Believe it or not there are still 300,000 of the old 2-cycle Detroit Diesel engines on the road and in boats all over the world – out of the 3.5 million that were built since 1940. A high percentage of those old diesels in are in boats. Just look for the sheen on the waters in any marina with large boats and you’ll be able to find them. But the Detroit Diesel brand lives on under the wing of MTU and now the company has launched a new website specifically for owners of the old 2-cycle 71, 92, and 53 series engines. This is a god-send to owners nursing these old lumps of iron along as they blow injectors, weep oil from a dozen locations, and refuse to start on a cold morning. In addition to parts service there is also a place on the site to submit your DDA “stories.” Currently there are only three posted – so we are asking for your help to generate more stories of these “legacy” engines!
The Detroit Diesel 71 Series diesel saw lots of action in the Pacific during WW II. Please send us your Detroit Diesel stories (winner gets a coveted Ducky!)
From a recent MTU Detroit Diesel press release--
MTU Detroit Diesel has announced the launch of a new Web site specifically dedicated to customers who own and continue to operate legacy 2-Cycle Detroit Diesel engines. There are hundreds of thousands of these storied engines still operating around the world in industrial, marine and defense applications. This new Web site will help supply those customers with parts and maintenance information. In addition, the site will encourage customers to share stories about their engines and applications.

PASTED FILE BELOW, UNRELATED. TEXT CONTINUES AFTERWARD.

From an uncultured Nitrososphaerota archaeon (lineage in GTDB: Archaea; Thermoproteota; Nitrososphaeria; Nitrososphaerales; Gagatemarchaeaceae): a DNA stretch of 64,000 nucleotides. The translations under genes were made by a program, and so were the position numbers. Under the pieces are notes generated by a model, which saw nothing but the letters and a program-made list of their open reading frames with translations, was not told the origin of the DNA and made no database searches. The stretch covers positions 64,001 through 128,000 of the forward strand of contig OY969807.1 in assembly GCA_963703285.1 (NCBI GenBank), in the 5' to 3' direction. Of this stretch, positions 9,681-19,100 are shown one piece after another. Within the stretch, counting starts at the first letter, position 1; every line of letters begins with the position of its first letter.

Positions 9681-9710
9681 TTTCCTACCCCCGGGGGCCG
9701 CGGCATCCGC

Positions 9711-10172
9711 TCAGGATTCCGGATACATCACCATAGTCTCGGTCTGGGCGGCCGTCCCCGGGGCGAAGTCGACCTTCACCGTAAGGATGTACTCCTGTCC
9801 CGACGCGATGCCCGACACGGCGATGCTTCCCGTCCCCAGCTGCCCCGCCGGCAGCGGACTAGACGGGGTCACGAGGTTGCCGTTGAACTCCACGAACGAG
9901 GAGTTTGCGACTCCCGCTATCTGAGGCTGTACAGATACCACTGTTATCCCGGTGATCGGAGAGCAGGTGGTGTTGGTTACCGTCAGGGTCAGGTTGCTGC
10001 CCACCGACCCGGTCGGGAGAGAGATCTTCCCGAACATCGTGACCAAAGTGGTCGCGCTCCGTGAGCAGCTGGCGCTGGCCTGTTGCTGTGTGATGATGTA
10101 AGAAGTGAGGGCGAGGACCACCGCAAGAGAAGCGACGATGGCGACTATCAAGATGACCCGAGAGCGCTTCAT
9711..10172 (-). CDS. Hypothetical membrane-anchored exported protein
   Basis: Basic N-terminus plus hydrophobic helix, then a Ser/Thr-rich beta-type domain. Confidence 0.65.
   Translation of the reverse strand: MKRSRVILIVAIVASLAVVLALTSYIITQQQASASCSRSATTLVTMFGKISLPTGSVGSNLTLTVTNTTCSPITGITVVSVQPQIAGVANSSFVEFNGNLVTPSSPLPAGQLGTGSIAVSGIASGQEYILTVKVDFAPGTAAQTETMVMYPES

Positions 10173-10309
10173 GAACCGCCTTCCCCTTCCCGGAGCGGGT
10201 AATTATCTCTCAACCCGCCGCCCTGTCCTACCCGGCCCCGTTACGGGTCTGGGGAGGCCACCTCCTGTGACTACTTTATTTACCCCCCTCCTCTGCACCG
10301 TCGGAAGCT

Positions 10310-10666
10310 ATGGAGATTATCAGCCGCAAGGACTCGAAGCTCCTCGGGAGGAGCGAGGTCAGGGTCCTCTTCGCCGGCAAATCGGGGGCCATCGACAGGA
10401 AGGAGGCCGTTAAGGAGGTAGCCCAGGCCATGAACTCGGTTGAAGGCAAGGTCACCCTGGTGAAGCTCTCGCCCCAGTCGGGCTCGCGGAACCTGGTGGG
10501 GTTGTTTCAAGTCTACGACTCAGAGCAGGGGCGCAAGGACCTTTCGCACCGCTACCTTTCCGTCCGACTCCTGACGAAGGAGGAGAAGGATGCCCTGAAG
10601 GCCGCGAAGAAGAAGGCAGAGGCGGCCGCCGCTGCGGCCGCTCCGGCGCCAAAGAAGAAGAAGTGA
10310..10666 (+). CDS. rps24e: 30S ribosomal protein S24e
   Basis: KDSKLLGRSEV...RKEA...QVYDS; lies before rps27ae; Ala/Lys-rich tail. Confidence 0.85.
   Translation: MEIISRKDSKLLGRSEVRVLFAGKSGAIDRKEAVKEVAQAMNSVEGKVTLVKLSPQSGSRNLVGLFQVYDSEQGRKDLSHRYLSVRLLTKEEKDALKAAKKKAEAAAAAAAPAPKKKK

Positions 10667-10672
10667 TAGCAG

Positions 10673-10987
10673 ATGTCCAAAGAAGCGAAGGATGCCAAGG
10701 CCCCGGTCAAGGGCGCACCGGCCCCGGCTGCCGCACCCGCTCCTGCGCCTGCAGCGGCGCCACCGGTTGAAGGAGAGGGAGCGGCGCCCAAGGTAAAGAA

"The goal of the new site is to show our 2-Cycle customers that the product is fully supported by MTU and its distributor organization," says Dave Sears, director of after sales for MTU Detroit Diesel. "Further, this site enables our customers to get the specific information they need as simply and efficiently as possible.""The goal of the new site is to show our 2-Cycle customers that the product is fully supported by MTU and its distributor organization," says Dave Sears, director of after sales for MTU Detroit Diesel. "Further, this site enables our customers to get the specific information they need as simply and efficiently as possible."
MTU is in Charge Now --
While the brand name on the engine may say Detroit Diesel, the support for that 2-Cycle engine is actually provided by MTU and its global network of authorized distributors. This name difference has caused some customer confusion, leaving 2-Cycle owners to wonder about the availability of factory parts and service for these legacy engines.
"The 2-Cycle business is alive and well," says MTU 2-Cycle parts product planning manager Lisa Farrens. "Many customers have been led to believe that Detroit Diesel doesn't do 2-Cycle anymore. However, we want to spread the word that MTU does 2-Cycle and we support it with the highest standards and most progressive programs."
With the new 2-Cycle microsite, MTU hopes to both educate customers and give them a forum for sharing their stories. The Web site is organized in four sections: